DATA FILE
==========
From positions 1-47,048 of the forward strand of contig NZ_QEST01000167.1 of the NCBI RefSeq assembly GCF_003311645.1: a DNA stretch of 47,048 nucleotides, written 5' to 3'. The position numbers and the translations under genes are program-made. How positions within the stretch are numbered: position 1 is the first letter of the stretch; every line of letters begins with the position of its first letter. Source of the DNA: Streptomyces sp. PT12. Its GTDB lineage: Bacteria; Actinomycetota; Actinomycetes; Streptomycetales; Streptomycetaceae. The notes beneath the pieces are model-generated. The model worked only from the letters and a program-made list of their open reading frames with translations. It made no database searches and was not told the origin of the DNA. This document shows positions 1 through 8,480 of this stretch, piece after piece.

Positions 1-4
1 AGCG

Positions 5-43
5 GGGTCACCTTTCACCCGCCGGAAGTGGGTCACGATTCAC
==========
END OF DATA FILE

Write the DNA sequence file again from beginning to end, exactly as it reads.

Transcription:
From positions 1-47,048 of the forward strand of contig NZ_QEST01000167.1 of the NCBI RefSeq assembly GCF_003311645.1: a DNA stretch of 47,048 nucleotides, written 5' to 3'. The position numbers and the translations under genes are program-made. How positions within the stretch are numbered: position 1 is the first letter of the stretch; every line of letters begins with the position of its first letter. Source of the DNA: Streptomyces sp. PT12. Its GTDB lineage: Bacteria; Actinomycetota; Actinomycetes; Streptomycetales; Streptomycetaceae. The notes beneath the pieces are model-generated. The model worked only from the letters and a program-made list of their open reading frames with translations. It made no database searches and was not told the origin of the DNA. This document shows positions 1 through 8,480 of this stretch, piece after piece.

Positions 1-4
1 AGCG

Positions 5-43
5 GGGTCACCTTTCACCCGCCGGAAGTGGGTCACGATTCAC